"You'll be free or die!"
|Harriet "Moses" Tubman - Freedom fighter against slavery both before and during the Civil War.|
"You'll be free or die!"
Born into slavery in Maryland in 1820, Harriet Tubman freed herself and countless others on the Underground Railroad. She appeared to be just an ordinary woman, but her courage and determination to help her fellow African-Americans sets her apart in history.
Researcher Rachel Salhman tells us "Harriet Ross was born in Dorchester County, Maryland in 1820. Her parents were from the Ashanti tribe of West Africa, and they worked as slaves on the Brodas plantation. In addition to producing lumber, Edward Brodas raised slaves to rent and sell. Life was difficult on the plantation, and Harriet was hired out as a laborer by the age of 5." Rachel Salhman goes on to provide excellent detail about Harriet Tubmans life and some insight into the personality of this great woman. Please visit Rachel Salhman's article posted on the web site at Spectrum Magazine
New York History Net tells us that Harriet Tubman apparently "suffered narcolepsy as a result of the head injury she sustained as a child" at the hands the slave foreman who hit her on the head with a lead weight for helping a fellow slave. Dictionary.com describes narcolepsy as "A disorder characterized by sudden and uncontrollable, though often brief, attacks of deep sleep, sometimes accompanied by paralysis and hallucinations." This did not stop Harriet Tubman's determination to lead her people to freedom and the New York History Net article tells us that Harriet Tubman "threatened to shoot any of her charges who thought to turn back". Please take the time to review the published material of the New York History Net as it provides a nice excerpt from William Still's published work called The Underground Railroad as well as her life in New York after the Civil War.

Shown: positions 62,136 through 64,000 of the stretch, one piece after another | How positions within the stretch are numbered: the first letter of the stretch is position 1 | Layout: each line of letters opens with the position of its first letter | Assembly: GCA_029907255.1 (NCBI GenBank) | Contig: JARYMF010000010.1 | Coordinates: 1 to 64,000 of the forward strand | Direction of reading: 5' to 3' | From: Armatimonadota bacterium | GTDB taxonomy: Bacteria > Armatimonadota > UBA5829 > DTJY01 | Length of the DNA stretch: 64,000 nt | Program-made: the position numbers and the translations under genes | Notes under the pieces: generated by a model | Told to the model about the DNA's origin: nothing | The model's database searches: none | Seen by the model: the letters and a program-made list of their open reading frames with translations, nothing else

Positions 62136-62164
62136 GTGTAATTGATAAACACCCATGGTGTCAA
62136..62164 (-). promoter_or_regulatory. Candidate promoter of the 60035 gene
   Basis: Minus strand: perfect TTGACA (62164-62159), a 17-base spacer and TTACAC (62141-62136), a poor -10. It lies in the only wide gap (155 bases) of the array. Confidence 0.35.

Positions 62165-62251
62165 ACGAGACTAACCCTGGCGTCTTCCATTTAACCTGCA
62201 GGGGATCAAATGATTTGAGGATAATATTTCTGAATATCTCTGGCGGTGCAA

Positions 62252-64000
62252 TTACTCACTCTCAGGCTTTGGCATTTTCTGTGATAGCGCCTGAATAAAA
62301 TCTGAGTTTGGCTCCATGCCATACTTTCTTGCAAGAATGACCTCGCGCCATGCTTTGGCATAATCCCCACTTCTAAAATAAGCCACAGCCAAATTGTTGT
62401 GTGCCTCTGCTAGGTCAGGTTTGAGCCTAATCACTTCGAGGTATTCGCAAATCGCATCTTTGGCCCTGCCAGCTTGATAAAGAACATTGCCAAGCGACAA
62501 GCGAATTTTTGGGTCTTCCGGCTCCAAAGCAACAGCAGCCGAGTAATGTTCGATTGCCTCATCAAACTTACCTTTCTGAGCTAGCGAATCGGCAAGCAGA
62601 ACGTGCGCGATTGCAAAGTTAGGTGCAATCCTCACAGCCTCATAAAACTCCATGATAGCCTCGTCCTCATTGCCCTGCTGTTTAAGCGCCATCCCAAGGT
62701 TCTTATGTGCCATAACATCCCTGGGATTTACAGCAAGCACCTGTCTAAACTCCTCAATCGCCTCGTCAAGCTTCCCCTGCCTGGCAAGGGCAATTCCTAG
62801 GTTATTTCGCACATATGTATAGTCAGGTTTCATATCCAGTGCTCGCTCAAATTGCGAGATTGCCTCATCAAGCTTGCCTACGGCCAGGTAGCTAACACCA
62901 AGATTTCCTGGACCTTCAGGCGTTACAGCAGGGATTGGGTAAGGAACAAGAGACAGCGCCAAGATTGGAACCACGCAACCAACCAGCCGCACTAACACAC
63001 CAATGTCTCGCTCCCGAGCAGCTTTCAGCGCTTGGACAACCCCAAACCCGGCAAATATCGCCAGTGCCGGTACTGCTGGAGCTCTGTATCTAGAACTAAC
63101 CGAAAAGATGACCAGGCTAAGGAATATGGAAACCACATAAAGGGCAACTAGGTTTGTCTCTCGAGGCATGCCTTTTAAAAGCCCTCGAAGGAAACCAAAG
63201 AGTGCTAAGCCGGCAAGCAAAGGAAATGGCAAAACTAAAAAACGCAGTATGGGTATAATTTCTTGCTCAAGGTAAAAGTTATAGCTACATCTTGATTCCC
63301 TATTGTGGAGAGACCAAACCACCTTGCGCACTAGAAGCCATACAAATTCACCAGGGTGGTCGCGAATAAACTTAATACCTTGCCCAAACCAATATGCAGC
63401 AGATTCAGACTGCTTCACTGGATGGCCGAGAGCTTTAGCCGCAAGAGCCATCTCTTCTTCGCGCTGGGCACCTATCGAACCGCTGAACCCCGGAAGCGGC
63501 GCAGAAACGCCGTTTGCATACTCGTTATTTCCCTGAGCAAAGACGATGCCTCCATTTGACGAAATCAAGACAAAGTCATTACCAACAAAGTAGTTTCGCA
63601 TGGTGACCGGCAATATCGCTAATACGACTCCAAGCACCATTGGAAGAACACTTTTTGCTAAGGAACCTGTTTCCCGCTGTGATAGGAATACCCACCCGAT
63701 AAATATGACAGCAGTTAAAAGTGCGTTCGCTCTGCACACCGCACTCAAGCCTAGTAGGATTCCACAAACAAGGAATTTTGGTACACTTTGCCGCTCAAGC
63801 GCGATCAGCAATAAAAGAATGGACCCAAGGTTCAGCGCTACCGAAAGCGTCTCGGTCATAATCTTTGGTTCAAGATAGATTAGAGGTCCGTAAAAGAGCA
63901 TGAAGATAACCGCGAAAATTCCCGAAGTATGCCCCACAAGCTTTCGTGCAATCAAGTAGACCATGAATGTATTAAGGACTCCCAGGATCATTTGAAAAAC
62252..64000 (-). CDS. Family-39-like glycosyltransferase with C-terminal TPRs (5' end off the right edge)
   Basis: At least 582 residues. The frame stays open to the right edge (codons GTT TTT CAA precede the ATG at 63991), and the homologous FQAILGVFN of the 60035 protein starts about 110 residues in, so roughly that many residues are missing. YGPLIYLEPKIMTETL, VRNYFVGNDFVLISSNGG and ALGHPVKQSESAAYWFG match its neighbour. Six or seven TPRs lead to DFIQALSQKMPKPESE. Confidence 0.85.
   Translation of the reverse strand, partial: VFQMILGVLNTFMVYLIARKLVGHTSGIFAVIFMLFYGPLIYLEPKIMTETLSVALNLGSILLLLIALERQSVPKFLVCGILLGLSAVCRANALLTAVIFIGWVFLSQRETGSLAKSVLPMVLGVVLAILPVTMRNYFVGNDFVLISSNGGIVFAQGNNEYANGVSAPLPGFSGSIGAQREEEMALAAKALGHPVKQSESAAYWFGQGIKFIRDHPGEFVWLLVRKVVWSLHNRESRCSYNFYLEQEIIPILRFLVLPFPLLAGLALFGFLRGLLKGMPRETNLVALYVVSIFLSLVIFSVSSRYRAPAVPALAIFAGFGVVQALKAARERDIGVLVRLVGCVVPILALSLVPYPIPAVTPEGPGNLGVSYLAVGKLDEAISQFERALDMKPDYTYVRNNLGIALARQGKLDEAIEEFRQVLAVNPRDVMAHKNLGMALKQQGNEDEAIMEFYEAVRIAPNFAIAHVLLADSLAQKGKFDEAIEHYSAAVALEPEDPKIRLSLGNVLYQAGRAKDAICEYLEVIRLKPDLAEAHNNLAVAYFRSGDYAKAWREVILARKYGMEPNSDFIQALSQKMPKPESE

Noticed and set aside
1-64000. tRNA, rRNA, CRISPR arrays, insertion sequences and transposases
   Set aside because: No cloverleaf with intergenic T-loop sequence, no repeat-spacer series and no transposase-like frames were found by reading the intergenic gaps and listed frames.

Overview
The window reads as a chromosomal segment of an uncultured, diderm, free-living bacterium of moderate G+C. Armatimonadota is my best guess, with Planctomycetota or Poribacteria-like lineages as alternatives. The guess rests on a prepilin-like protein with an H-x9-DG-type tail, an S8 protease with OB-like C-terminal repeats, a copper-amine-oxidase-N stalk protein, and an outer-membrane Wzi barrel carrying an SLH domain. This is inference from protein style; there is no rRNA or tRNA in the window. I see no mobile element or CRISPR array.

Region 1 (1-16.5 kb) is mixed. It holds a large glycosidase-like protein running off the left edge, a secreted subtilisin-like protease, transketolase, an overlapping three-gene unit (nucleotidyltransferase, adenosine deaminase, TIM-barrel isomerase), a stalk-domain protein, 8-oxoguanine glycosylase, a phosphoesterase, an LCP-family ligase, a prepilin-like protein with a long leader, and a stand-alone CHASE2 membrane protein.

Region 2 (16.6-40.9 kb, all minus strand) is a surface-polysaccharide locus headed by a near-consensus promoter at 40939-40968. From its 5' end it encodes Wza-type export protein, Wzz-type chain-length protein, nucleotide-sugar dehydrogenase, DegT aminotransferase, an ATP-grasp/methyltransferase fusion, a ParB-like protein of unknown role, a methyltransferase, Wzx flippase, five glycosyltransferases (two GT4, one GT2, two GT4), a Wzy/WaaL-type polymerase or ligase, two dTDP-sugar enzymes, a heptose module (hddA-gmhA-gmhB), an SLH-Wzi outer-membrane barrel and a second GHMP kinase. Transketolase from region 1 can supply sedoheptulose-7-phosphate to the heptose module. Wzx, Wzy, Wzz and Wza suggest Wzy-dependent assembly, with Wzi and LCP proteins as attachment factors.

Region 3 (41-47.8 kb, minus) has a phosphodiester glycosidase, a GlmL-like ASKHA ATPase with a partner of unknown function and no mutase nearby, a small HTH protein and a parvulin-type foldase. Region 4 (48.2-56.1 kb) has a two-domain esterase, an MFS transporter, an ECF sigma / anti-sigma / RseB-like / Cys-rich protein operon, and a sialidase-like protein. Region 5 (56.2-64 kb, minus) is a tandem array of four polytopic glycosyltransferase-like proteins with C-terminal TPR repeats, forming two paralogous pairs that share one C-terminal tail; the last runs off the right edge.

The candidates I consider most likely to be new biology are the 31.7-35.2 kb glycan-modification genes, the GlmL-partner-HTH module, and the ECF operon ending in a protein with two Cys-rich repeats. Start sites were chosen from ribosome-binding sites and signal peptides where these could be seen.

Russell Smith writes in an article originally published in the Sweetwater Reporter News April 5, 1992 that Harriet Tubman was the greatest single conductor in the history of the Underground Railroad. An escaped slave herself, Tubman earned the nickname "Moses" for her heroic exploits in leading slaves to the promised land. Returning nineteen times to the dangerous South, Tubman led more than 300 slaves to freedom, including her own aged parents. Enraged Southern planters offered $40,000 for her capture without success. The wily and fearless Tubman carried a pistol on her freedom raids and if a slave had second thoughts about escaping she pulled her gun and said: "You'll be free or die!" Tubman was widely read about and talked about, although she herself was unable to read or write. Two of her most famous sayings were: "Lord, you have been with me through six troubles. Be with me in the seventh." And "I nebber run my train off de track and I nebber lost a passenger." Tubman's amazing successes sprang in part from her quick and inventive mind. On one occasion, fearing pursuers were close at hand, she and her fugitives boarded a southbound train to avoid suspicion. On another rescue mission, Tubman had just purchased some live chickens when she saw her former master. She threw down the chickens and chased after them before he could recognize her.
Spectrum Magazine presents Rachel Salhman's research on Harriet Tubman
National Geographic presents the Underground Railroad.
The Harriet Tubman home
Russell Smith's article originally published in the Sweetwater Reporter News April 5, 1992
Posted by Contact on Monday February 12, 2001.